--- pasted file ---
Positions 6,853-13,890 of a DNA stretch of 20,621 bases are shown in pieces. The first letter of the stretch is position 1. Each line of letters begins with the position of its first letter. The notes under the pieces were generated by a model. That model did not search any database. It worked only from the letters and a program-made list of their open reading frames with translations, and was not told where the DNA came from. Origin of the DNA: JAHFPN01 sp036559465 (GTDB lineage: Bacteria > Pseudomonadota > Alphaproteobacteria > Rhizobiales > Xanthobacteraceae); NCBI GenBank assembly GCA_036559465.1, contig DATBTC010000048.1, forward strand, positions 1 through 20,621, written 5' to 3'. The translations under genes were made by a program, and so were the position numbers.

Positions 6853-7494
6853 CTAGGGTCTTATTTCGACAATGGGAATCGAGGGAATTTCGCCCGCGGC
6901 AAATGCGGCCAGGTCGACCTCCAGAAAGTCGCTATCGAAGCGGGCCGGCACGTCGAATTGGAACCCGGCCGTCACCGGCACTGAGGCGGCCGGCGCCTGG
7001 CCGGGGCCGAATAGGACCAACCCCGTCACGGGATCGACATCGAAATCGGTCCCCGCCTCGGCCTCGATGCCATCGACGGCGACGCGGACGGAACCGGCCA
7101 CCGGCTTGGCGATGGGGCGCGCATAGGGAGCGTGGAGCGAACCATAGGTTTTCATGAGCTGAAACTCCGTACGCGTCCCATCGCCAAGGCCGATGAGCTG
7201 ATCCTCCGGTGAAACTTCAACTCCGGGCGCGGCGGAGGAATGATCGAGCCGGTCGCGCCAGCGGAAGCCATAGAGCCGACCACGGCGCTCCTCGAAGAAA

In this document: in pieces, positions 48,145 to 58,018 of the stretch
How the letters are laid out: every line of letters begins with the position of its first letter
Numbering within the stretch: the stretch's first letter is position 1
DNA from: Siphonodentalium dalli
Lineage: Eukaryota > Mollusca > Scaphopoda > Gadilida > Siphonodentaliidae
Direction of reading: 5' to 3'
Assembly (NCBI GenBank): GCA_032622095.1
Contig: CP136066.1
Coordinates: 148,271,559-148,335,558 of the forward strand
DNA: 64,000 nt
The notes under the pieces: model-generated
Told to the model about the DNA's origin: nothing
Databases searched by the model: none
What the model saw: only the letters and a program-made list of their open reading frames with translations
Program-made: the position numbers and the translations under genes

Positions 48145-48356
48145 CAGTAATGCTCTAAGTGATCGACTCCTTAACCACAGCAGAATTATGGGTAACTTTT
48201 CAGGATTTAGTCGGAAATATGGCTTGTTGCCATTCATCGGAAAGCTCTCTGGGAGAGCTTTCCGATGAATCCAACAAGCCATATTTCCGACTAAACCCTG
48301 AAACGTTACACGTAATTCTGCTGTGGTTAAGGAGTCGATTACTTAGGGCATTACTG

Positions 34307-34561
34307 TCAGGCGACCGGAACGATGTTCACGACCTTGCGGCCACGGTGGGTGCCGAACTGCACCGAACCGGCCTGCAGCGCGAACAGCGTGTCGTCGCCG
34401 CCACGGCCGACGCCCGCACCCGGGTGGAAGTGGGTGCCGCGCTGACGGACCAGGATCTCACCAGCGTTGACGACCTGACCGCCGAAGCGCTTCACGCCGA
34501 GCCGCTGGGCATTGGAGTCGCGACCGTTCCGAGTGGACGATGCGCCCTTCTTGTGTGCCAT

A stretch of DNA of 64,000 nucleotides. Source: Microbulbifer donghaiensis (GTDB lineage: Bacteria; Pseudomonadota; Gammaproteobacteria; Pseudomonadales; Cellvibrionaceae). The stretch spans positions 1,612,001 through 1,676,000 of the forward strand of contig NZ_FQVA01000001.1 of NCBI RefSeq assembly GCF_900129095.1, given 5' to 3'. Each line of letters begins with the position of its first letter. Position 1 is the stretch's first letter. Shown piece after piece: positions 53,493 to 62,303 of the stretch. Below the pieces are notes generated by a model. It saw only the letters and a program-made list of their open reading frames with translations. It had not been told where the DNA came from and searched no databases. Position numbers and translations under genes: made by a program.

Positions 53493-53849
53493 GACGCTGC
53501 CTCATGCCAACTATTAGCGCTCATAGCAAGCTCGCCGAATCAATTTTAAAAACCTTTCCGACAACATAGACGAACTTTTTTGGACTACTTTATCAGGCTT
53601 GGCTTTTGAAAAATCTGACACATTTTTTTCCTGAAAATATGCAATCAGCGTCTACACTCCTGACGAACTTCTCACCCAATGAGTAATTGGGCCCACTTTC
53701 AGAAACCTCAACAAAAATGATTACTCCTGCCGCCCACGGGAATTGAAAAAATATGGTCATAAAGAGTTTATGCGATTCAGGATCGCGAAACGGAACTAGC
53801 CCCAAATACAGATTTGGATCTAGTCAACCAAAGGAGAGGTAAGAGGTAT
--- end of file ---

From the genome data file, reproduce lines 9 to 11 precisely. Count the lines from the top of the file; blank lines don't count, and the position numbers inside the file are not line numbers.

How the letters are laid out: every line of letters begins with the position of its first letter
Numbering within the stretch: the stretch's first letter is position 1
DNA from: Siphonodentalium dalli